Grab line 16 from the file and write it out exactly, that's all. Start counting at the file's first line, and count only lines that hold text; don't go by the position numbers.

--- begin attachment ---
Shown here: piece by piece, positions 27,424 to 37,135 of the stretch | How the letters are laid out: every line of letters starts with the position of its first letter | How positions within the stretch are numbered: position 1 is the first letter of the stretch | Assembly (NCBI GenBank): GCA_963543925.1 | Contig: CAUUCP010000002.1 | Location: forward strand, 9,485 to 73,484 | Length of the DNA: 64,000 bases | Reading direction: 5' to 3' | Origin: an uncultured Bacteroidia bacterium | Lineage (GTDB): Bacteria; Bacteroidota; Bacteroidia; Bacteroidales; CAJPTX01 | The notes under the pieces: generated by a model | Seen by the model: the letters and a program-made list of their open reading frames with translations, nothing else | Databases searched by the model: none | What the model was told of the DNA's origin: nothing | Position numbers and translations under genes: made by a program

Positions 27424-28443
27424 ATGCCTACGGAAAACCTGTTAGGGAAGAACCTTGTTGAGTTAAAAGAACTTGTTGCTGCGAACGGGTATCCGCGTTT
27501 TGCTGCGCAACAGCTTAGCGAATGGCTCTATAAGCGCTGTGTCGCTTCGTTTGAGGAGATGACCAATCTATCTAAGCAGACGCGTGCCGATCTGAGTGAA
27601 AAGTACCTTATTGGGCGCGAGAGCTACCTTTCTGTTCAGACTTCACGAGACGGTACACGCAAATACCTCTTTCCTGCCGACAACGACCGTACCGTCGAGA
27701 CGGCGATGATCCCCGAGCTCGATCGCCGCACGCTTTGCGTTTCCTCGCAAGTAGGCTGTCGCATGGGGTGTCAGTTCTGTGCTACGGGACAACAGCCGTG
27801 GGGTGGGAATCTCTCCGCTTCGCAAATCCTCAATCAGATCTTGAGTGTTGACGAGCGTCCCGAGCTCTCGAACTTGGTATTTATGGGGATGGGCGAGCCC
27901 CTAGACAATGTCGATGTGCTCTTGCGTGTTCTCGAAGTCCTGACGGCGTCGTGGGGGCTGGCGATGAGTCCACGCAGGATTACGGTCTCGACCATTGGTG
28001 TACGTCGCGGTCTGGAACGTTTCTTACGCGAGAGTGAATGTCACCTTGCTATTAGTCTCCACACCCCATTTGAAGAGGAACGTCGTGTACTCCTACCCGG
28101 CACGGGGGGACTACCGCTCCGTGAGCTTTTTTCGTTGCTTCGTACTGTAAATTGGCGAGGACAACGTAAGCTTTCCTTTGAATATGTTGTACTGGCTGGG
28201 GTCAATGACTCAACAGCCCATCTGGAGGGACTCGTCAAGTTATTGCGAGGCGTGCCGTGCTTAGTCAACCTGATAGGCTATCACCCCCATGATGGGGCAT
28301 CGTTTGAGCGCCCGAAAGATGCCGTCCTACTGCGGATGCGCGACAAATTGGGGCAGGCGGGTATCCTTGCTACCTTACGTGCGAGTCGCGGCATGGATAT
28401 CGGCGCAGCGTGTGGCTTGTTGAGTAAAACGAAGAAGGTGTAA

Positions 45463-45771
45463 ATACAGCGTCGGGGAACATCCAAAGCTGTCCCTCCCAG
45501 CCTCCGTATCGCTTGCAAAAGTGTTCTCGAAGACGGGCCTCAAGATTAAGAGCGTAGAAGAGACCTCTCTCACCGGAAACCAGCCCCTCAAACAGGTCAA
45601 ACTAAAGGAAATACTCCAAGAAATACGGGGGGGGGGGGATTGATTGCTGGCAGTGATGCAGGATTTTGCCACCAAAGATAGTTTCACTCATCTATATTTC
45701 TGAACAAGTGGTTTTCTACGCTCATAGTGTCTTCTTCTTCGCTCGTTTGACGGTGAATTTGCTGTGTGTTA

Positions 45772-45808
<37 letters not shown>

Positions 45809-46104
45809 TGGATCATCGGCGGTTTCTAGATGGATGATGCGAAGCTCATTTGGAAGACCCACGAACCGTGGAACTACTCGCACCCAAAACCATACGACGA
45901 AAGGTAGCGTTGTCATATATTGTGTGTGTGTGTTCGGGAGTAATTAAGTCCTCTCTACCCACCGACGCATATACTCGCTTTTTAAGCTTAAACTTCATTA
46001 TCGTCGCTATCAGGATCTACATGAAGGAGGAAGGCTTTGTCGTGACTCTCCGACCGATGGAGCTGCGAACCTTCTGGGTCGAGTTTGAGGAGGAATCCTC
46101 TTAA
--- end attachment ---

45501 CCTCCGTATCGCTTGCAAAAGTGTTCTCGAAGACGGGCCTCAAGATTAAGAGCGTAGAAGAGACCTCTCTCACCGGAAACCAGCCCCTCAAACAGGTCAA